By Sacha Ismail
“Lansman at risk in NEC race”, reported the Skwawkbox blog on 9 November, saying that Jon Lansman’s position in the Labour Party NEC election has been weakened by hostility towards him because of his role in suppressing democracy and left-wing socialist politics in Momentum (Skwawkbox doesn’t put it quite like that, of course). Skwawkbox is an informative but unreliable source, but there is anecdotal evidence this could be true.
I decided to write this because I am probably as “hostile” to Jon as anyone active in Momentum. As secretary of Lewisham Momentum and a delegate to the London regional network I had extensive clashes with during the struggle over Momentum democracy in late 2016. On one occasion during the second leadership election he had me thrown out of the Momentum offices for the crime, not of doing anything in particular, but just being me. More importantly, I think his record as de facto leader of Momentum has, despite some positive achievements, also been shocking on a whole series of levels. It has outraged me – and on calm reflection, that outrage is fully justified.
In addition, the way the “centre left” slates for NEC elections are put together is, notoriously, not good.
Despite all this, though, it remains the fact that either Jon will be elected to the NEC or a right-winger – Eddie Izzard, according to Skwawkbox – will. To help the right wing salvage an NEC seat because of our criticisms of the way Momentum is run would be ridiculous sectarianism.
(This is not to say that it is a principle to back Momentum’s candidates in every Labour Party election, no matter the various factors and circumstances and other options. This particular NEC election seems like a pretty clear case, however.)
Regardless of the current problems with Momentum, its lack of democracy, its bureaucratic internal culture and narrow sense of purpose, Lansman himself was an important leader of the Labour left in the 1970s and 80s. Lansman, alongside Vladimir and Vera Derer, set up the Campaign for Labour Party Democracy and played a crucial role in furthering democratisation of Labour at the 1980 Wembley conference. Lansman then went on to jointly head up Tony Benn’s campaign for Deputy Leader in 1981, only narrowly losing against a vicious right-wing campaign.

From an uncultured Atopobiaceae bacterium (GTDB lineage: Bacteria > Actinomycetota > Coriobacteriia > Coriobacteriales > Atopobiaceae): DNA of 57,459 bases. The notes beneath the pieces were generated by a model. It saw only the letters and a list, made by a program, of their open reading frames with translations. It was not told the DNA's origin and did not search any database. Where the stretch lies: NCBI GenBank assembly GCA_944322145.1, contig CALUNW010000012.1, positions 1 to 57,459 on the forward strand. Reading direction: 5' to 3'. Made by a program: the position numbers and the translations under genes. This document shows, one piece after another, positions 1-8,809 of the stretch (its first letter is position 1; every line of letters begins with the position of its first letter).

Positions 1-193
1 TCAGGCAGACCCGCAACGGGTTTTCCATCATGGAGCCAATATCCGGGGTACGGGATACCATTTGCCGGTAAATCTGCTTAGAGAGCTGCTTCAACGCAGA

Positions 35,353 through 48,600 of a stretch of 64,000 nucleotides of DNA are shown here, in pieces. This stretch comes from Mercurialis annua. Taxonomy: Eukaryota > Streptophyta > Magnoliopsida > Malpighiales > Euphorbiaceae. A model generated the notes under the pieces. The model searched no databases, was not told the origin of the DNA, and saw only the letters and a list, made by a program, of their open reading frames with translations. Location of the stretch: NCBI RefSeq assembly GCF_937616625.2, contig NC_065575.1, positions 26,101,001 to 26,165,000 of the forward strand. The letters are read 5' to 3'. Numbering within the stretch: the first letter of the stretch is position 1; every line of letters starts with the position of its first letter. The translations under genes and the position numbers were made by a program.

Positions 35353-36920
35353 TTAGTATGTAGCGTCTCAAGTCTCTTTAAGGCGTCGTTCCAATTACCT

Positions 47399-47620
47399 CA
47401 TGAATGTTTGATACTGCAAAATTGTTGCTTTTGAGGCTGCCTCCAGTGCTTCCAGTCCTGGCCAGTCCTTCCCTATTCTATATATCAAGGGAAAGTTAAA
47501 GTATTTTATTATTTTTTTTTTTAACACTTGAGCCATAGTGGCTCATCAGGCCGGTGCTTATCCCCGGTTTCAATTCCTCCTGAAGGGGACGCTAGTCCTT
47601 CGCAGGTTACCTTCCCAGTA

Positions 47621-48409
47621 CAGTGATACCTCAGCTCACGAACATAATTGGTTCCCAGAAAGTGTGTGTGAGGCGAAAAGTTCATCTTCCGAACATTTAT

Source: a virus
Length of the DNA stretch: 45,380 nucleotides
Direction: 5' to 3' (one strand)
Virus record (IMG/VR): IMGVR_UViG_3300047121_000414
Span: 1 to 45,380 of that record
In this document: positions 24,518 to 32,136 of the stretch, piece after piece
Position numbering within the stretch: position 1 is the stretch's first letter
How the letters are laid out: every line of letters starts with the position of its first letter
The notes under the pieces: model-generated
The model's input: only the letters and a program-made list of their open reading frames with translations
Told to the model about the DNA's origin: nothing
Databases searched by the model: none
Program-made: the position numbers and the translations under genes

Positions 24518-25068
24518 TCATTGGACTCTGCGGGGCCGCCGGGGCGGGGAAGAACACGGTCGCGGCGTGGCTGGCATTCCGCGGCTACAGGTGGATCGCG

Lansman being on the NEC make sense, despite his behaviour in Momentum. But what it means is that we shouldn’t trust him to be democratic or to defend the left when it is under attack – he has made it clear that Momentum will do next to nothing to get expelled socialists back into Labour, for instance.
A more pressing issue is political. What is the real difference between the left and right candidates? Former leading CLPD activist Danny Nicol recently posed that question in a comment on this blog:
“But what exactly is the DIFFERENCE between these three comrades and the Labour Right?
“Will they actively pursue a planned economy based on public ownership?
“Will they actively oppose any international deal which compromises the ability of a Labour government on state aids and nationalisation?
“Will they campaign on the NEC in favour of the mandatory reselection of Labour MPs?
“Will they campaign on the NEC to abolish the Blairite National Policy Forum and instead redesign Annual Conference as the sovereign policymaking body?
“If not, then please spell out why precisely these people are preferable the Labour Right. Rather reminiscent of Hillary Clinton’s campaign, this article does not actually seem to give us much reason why they should be elected – barring the rather meaningless suggestion that they are (somehow) of “the left”.”
It seems to me unlikely the Momentum candidates will make the case for a comprehensive and radical socialist vision and policies. They will, however, support at least some left-wing policies, while the right-wing candidates will oppose them.
They will no doubt be cautious and hesitating in their advocacy of democratic reforms in the party, and yet they will advocate them, while the right-wing will oppose them. They may be weak and inconsistent on opposing the witch-hunt of socialists by the Labour Party bureaucracy, but the election of right-wingers will actively strengthen it. And so on.
Comrades’ reluctance to support Jon Lansman in particular is understandable, as he is seen as and in large part was responsible for the imposition of Momentum’s new, undemocratic constitution. However, arguments of timidity or inconsistency or opaque compromises could apply to all three Momentum candidates. And the irony is that Jon’s election may well be a real boost to the left presence on the NEC and thus in the wider party – both in terms of his willingness to say radical things and his ability to get the left organised. He has a long and solid history of campaigning for democracy in the party, and he is a man of contradictions even now.
We should fight to get all three candidates elected.
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